NHLBI Working Group
Disease of the Thoroco-Abdominal Aorta (TAA)
The National Heart, Lung, and Blood Institute convened a Working Group
on September 19, 2005, in Bethesda, Maryland to identify clinical research
opportunities and critical gaps in our knowledge about thoraco-abdominal
aortic diseases in order to facilitate clinical detection and treatment
of these diseases. The major objectives were to: (1) review the current
state of basic research of thoraco-abdominal aortic diseases as it applies
to future clinical applications; (2) identify basic science findings that
are ready for translation into clinical research; (3) foster exchange
of novel ideas to promote improved understanding of the temporal structural
and mechanical changes that relate to disease progression of the thoraco-abdominal
aorta; (4) identify research opportunities to improve clinical decision-making
and health care delivery in order to optimize patient outcomes:, and (5)
provide a prioritized set of novel research recommendations to the NHLBI
that will direct its future research agenda and ultimately improve the
diagnosis and treatment of diseases of the thoraco-abdominal aorta.
The Working Group members reviewed recent findings in basic research,
clinical diagnosis, and treatment strategies related to diseases of the
TAA. The discussion focused on the need for an improved understanding
of the natural history of TAA diseases. There are few, if any, animal
models of TAA disease. The Working Group thought that reliable animal
models should be developed that replicate the etiology and pathogenesis
of TAA diseases in humans. Members agreed that research using relevant
animal models is an important intermediate step in the translation of
results from basic science into clinical trials. In addition, the group
stated that human TAA tissue must be collected and studied to evaluate
gene and protein expression and elucidate histologic, biochemical, mechanical,
and structural properties of TAA diseases.
The Working Group identified inadequate phenotyping in existing patient
registries as a critical gap area. Full spectrum phenotyping was considered
essential to advancing knowledge, and should include a comprehensive patient
and family history and physical examination, as well as serial imaging
studies such as echocardiograms, computerized tomography, and dynamic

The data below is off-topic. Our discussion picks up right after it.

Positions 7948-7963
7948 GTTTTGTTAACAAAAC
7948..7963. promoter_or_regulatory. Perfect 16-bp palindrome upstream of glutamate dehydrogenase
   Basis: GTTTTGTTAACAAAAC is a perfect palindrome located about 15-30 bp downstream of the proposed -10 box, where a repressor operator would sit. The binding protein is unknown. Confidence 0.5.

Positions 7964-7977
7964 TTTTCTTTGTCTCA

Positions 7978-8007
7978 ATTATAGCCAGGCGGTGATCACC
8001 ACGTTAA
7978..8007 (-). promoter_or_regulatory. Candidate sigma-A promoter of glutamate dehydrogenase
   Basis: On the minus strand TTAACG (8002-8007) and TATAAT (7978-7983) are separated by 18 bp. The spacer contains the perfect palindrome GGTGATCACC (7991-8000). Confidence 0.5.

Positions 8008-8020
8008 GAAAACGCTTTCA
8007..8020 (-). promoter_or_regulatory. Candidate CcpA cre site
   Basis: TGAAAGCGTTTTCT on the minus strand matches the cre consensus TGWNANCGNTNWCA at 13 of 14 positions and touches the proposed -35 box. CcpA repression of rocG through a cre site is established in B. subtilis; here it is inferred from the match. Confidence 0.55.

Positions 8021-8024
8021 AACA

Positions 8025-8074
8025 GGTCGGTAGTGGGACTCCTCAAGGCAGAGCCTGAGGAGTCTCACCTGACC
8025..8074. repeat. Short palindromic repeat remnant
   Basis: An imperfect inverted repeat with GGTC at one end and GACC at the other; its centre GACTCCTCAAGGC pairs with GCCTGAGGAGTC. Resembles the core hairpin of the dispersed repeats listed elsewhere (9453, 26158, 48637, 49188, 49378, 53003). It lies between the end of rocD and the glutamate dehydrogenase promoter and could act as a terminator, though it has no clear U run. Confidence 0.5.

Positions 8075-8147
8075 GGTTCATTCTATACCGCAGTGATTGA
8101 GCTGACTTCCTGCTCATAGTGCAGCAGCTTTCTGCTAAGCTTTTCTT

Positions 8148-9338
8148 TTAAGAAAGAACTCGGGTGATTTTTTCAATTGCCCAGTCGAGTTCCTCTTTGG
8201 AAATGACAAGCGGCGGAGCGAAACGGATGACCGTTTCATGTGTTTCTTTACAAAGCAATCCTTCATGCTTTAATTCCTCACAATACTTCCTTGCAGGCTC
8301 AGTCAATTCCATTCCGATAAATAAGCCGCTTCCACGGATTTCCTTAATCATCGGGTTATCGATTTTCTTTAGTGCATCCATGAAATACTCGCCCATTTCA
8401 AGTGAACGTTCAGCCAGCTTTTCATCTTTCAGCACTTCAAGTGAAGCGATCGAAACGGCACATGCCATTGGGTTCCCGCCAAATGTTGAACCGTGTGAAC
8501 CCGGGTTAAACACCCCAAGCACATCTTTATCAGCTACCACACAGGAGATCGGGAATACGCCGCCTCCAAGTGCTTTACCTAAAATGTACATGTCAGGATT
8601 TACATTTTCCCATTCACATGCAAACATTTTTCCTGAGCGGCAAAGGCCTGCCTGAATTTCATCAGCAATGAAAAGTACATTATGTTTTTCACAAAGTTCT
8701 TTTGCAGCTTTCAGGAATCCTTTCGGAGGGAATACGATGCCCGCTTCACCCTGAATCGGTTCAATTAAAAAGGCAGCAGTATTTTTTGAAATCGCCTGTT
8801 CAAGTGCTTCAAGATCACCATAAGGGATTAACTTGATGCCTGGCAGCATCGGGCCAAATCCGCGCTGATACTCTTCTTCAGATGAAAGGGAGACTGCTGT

magnetic resonance imaging. The use of imaging to study the biomechanics
of aneurysmal wall stress in the diseased TAA was also an area of interest.
Important gaps in our understanding of diseases of the TAA include: the
potential benefits of endovascular repair of type B aortic dissection
compared to optimal medical therapy; the benefits and risks of endovascular
compared with surgical repair of TAA aneurysms; and the effects of medical
therapies such as beta adrenergic blockers, angiotensin converting enzyme
inhibitors, or angiotensin receptor blockers on expansion and outcome
of aneurysms of the TAA. Randomized clinical trials were considered important
mechanisms to develop new therapies for diseases of the TAA.
Understanding mechanisms of neurologic injury and spinal cord protection,
in both surgical and endovascular repair, are needed to improve pharmacologic,
endovascular and surgical treatment strategies in order to prevent paraplegia
- Support investigations of the natural history of diseases of the
TAA, including extensive phenotyping of registry participants, as well
as tissue collection for both genomic/proteomic investigation and for
examination of tissue characteristics/orientation.
- Support a large multicenter clinical trial to compare optimal medical
therapy to endovascular repair in acute uncomplicated type B dissection.
- Support investigations into the mechanisms of neurologic injury to
the spinal cord during operations on the thoraco-abdominal aorta and
explore techniques for spinal cord protection in the setting of both
surgical and endovascular repair.
- Support a randomized clinical trial to compare optimal medical therapy,
open surgical repair, or endovascular repair for the management of aneurysms
of the TAA.
- Support a randomized clinical trial to identify optimal medical therapy
for the treatment of small aneurysms of the TAA, early manifestations
of aortic disease in susceptible individuals such as those with Marfan
syndrome, and any aneurysm in non-surgical candidates. Optimal medical
therapy could include beta adrenergic blockers, angiotensin receptor
blockers or angiotensin converting enzyme inhibitors alone or in combination.
- Support the development of small animal models of thoracic and thoraco-abdominal
A summary of the workshop proceedings and recommendations will also be
published in a peer-reviewed scientific journal. Anticipated publication
date is 2006.
Suzanne Goldberg, R.N., M.S.N., NHLBI, NIH
Last updated: October 28, 2005